NEW YORK -- The New York Yankees answered George Steinbrenner with a record-setting blowout.
One day after Steinbrenner lashed out at his $200 million team for its 4-8 start, the Yankees quickly showed just how powerful their offense can be.
"George challenged us, and the team responded really well," Rodriguez said. "We needed to stop the bleeding."
Rodriguez homered twice, doubled twice and finished with five hits. He drove in six runs and scored five times. Martinez hit a grand slam and knocked in six runs. Bernie Williams had three hits and Jason Giambi scored three runs, making a winner of Jaret Wright (2-1) despite his poor outing.
In a little more than three hours, the Yankees boosted their team batting average from .258 to .277.
"Maybe it'll relax us at the plate," Martinez said. "We needed a win -- period."
It all started in the second, New York's biggest inning ever at Yankee Stadium. The Yankees sent 17 batters to the plate during an incredible outburst that lasted 34 minutes. They got 11 hits, including seven in a row, and 10 consecutive hitters reached safely.
"It felt like it lasted for hours," Tampa Bay outfielder Carl Crawford said. "That was a tough inning. I just hope it doesn't happen again."
Williams and Gary Sheffield followed with consecutive RBI singles, and Matsui singled to load the bases.
Rodriguez hit a two-run double to left, making it 8-0 and chasing Bell.
"We got a lot of breaks, too. Some of the balls were just out of their reach," Yankees manager Joe Torre said.
Giambi was walked intentionally by reliever Lance Carter, and Posada hit an RBI single. Martinez then hit a 3-1 pitch over the right-field fence for his 11th career slam and a 13-0 lead.
With one out in the second inning, every New York starter had a hit and a run scored.
The last time the Yankees scored 13 runs in an inning was June 21, 1945, in the fifth inning of a 14-4 victory at Boston. The franchise record is 14 runs in the fifth inning on July 6, 1920, against the Senators in Washington.
The last time New York got 11 hits in an inning was April 11, 1987, against Kansas City. And the Devil Rays set a team record for most runs allowed in an inning.
Rodriguez added a two-run homer off Carter in the third and just missed his third career three-homer game when he doubled off the right-center fence in the seventh.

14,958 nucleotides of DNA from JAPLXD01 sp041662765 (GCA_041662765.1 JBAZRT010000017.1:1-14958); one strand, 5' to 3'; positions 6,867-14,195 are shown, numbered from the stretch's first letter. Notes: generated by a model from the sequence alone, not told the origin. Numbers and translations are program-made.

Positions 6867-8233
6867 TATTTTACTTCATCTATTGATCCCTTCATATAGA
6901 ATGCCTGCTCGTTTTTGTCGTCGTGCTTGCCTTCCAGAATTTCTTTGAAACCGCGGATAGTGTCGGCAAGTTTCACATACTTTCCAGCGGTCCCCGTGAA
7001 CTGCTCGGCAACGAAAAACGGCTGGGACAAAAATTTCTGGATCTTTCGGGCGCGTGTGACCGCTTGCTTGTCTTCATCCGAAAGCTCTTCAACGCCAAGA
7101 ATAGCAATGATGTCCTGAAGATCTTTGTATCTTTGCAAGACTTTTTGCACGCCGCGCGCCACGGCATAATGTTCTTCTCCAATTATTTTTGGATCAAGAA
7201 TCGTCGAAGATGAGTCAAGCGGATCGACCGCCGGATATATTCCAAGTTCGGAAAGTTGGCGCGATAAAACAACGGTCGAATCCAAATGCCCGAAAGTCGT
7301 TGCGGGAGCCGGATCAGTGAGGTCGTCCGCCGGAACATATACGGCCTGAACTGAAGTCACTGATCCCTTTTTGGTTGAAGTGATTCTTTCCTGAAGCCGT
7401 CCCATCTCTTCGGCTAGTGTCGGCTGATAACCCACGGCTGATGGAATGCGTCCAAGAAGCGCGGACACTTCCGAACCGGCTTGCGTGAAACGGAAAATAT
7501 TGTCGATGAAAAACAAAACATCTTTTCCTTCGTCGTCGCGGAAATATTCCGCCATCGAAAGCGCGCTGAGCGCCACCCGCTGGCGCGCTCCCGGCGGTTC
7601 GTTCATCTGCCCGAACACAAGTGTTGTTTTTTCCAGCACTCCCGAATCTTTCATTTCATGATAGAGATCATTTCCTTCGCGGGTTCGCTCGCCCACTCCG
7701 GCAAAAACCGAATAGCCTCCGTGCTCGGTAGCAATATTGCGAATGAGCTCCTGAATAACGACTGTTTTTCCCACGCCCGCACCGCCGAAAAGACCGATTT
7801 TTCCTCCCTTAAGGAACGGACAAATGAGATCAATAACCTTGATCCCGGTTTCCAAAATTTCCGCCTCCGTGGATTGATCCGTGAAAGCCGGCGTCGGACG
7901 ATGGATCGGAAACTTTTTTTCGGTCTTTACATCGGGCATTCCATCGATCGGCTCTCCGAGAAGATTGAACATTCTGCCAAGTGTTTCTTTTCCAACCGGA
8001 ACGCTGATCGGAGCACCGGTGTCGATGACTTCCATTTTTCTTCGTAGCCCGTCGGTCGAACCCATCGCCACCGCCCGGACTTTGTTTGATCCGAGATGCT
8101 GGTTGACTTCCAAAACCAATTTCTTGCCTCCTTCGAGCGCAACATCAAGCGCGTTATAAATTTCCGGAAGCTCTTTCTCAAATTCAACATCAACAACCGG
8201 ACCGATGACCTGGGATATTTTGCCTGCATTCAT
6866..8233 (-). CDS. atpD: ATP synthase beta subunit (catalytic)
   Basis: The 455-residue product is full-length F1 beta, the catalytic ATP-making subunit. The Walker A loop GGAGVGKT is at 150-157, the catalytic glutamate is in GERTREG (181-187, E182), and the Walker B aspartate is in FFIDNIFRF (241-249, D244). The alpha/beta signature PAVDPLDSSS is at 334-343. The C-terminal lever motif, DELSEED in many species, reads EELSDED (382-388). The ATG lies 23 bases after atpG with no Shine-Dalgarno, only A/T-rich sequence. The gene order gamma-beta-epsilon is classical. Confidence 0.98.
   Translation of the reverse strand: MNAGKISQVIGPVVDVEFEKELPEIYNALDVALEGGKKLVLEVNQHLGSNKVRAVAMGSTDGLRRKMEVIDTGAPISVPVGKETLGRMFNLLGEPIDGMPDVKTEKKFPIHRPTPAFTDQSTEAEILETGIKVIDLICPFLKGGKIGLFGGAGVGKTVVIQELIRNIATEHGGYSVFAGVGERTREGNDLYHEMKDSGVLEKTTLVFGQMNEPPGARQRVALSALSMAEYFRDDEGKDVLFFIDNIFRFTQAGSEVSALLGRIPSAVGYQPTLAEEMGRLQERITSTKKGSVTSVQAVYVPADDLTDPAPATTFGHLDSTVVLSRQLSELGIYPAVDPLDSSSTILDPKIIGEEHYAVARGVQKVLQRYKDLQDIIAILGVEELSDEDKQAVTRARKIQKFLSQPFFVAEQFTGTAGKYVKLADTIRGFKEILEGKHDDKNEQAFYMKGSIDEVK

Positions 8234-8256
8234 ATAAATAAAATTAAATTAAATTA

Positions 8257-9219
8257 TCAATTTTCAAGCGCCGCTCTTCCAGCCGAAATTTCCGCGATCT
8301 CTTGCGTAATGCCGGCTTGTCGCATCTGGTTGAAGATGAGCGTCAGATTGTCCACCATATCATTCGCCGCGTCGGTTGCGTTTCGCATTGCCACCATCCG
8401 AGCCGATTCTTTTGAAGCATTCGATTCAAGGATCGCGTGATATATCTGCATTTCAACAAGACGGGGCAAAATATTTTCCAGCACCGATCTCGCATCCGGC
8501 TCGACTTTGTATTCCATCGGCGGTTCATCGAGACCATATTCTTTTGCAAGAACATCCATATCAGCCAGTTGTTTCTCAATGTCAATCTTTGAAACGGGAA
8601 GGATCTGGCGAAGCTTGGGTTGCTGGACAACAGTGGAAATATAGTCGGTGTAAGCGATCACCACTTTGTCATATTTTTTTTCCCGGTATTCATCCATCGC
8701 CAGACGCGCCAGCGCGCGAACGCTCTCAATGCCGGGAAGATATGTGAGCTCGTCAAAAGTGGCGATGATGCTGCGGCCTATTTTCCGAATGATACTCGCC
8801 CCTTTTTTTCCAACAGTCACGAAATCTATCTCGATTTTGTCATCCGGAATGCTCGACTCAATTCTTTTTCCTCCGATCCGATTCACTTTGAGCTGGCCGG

"Over the last 10 years in my career, when I've had a lot of success, it's been spraying the ball all over the field," Rodriguez said.
Tampa Bay fought back against Wright, who barely lasted long enough to earn the easy win. He was charged with eight runs and 11 hits in 5 1/3 innings.
"I stayed focused. I felt fine going back out there. I just lost it and I had to work to get it back. The tendency is to try harder when you need to back off, just throw strikes, and I didn't do that," Wright said. "The guys swung the bats well, I didn't pitch well."
Pitching on only three days' rest, Bell gave up 10 runs and nine hits in 1 1/3 innings, raising his ERA from 4.50 to 10.80.
"That's no excuse for what happened. I felt prepared, I felt ready to go. It was some bad pitches on my part and some good hitting on theirs," Bell said. "That's one I'm going to put in its proper place and not look back."
- Tampa Bay LHP Mark Hendrickson was scratched from his scheduled start Tuesday night at Yankee Stadium because of a stiff shoulder. RHP Hideo Nomo will pitch instead.
- Huff hit his 100th homer, surpassing Fred McGriff for the franchise record.
- It was Rodriguez's 37th multihomer game. He has 385 homers, tied with Dwight Evans for 46th place on the career list.
- Rodriguez matched his career highs for hits and runs.
- was the third time the Yankees have scored 13 runs in an inning.